Julie Chen workshop: Day 3
We started this morning with another a collaborative art exercise. Just like yesterday, we were given 10 minutes to work on a piece that would eventually turn into a book.
We went back and forth with a partner who was behind us at the next table. In addition to working on the piece for an hour in 10 minute increments, today we were given the opportunity to put finishing touches on our work for the last 10 minutes (this was not an option yesterday). After today’s exercise, I found that I became much more attached to my final piece. I was able to work on an overall theme that made my book much more cohesive.
We didn’t work on our timeline/panel books today. The majority of today was spent on a text and image project, which we started yesterday. I forgot to mention it in yesterday’s post (oops!). We’re working on so many projects throughout the day that I’m starting to lose track of all of them.
Here’s the catch-up: We were given a template that outlined 6 cards, each about the size of a playing card. We had to create three image and three text cards. Text cards needed to be created with a 3/8″ margin. The image cards had to include the following:
- One card included one image of an object.
- One card included one image of a place.
- One card included one image of a figure (statue or person).
One text card had to be paired with one image card. The group of text cards had to include the following:
- One card included text that described an image without naming the image.
- One card included text that added information relating to the image but didn’t directly describe the image.
- Once card included text that was unrelated to the image, but created a sense of tension when the text and image are presented together.
Today we were given a complete set of color copies of cards made by the entire class. From these cards we would be creating a small artist book. The book had to use the following criteria:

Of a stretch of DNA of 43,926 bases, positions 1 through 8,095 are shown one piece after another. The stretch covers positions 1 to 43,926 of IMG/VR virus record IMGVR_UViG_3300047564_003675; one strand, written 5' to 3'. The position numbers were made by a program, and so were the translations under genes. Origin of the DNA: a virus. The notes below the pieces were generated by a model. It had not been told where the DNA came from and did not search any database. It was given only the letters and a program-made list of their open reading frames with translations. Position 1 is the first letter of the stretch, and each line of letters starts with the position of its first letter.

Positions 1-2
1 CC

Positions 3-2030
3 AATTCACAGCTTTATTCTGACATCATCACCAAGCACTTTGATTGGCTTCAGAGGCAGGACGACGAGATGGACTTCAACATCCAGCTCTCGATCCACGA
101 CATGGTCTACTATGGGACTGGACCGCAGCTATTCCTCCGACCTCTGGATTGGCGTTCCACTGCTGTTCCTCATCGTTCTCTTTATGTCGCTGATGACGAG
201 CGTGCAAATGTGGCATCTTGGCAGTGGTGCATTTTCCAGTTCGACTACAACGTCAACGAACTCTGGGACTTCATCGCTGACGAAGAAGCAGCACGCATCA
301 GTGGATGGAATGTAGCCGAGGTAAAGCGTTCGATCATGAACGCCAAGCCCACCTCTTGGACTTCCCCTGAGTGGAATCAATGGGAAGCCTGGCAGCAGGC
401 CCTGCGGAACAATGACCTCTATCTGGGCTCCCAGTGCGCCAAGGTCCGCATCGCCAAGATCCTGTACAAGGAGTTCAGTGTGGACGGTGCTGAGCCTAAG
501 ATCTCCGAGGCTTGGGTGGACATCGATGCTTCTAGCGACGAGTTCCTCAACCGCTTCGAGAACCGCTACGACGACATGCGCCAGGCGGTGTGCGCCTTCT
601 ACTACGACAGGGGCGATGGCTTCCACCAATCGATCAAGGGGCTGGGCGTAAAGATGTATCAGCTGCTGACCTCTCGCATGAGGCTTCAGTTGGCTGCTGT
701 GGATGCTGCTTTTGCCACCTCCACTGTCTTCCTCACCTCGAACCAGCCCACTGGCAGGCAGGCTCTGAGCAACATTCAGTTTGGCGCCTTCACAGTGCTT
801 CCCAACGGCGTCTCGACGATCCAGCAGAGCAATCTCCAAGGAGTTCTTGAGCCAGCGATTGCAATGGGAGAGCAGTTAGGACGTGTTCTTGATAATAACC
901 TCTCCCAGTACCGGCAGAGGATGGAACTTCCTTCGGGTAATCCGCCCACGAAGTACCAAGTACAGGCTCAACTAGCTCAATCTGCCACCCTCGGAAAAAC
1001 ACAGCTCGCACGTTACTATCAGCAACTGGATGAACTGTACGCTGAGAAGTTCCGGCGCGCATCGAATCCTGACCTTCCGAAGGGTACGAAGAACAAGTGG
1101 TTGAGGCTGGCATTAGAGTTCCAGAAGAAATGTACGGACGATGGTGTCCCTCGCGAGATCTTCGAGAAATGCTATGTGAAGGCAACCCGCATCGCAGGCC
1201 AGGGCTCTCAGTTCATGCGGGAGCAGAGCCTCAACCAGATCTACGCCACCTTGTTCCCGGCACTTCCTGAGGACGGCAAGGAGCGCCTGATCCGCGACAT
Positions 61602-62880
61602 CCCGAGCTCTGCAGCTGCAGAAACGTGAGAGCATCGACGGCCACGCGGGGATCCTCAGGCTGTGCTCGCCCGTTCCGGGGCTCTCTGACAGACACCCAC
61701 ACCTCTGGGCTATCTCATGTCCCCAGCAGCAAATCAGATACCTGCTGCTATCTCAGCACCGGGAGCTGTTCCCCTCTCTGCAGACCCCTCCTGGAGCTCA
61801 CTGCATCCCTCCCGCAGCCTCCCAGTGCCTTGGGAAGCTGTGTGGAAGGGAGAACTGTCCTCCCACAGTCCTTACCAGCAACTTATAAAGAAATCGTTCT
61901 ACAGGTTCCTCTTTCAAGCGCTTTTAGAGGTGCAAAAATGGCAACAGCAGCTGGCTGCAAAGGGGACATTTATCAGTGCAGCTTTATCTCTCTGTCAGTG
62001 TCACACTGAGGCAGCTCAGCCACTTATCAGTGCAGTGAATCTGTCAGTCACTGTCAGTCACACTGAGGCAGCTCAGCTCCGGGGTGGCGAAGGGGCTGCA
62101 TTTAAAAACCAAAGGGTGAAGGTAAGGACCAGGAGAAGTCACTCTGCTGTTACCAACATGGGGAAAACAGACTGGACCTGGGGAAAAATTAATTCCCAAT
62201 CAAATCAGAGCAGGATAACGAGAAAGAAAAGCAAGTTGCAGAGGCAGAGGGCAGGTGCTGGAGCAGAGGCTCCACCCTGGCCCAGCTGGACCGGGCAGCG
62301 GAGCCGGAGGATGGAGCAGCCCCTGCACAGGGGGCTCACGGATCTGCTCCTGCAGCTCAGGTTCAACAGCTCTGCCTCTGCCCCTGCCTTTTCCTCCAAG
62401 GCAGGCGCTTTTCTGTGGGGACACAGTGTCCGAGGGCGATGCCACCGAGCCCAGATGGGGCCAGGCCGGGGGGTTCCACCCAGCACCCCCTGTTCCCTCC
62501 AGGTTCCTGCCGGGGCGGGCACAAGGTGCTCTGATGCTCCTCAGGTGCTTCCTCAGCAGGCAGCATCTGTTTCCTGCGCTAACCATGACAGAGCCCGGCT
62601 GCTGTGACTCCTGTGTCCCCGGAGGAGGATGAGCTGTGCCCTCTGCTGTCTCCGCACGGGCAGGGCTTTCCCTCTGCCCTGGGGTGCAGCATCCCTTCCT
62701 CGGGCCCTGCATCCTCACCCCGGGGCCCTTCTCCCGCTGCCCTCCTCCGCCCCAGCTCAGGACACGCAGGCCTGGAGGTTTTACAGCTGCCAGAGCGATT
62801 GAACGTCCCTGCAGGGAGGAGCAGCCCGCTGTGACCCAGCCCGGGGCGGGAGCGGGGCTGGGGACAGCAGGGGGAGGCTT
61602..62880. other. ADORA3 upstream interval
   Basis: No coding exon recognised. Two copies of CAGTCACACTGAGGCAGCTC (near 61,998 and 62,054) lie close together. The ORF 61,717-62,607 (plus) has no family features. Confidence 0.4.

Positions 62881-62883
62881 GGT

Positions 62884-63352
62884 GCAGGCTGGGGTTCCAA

- Use a combination of both text and image cards, with at least one of each used more than once over the course of the book.
- Create a minimum of 9 leaves (18 pages, front and back), not including the covers.
- Do not leave a page blank unless it is considered intentional content for the book.
- Do not alter any image or text cards. The exception is addition of background color.
You could also choose one of the following options:
- Make a minor alteration to a text or image card.
- Create a “wild card”, which is a text or image card of your own. The wild card could not be the first or last page of the book.
I was able to select my cards and develop a concept fairly quickly. I used only two of the cards I created myself. We worked on our books until around four o’clock, at which point my brain was fried. Luckily, our books don’t need to be completed until tomorrow. I was happy when Julie suggested that we work on something else for the rest of the day. We had 45 minutes to complete a book project.
Here’s the breakdown:
- Research phase: 15 minutes to collect materials and text.
- Design phase: 15 minutes to determine structure and start minor assembly.
- Production phase: 15 minutes to complete assembly.
I was so stressed out during this exercise and came nowhere close to finishing. I thought too big and almost everyone in the class had the same problem. Our collection of work was very simple and sparse. Julie told us that when we get stuck, it can often help to do a time-limited creative exercise. With the pressure of deadlines, you think less and do more.
She didn’t expect any of us to finish our books – our brains aren’t trained to complete work in 45 minutes. She said that over time it would become a more doable exercise. She told us to leave our unfinished books as they were. I am so struggling with that direction.
Unfinished projects make me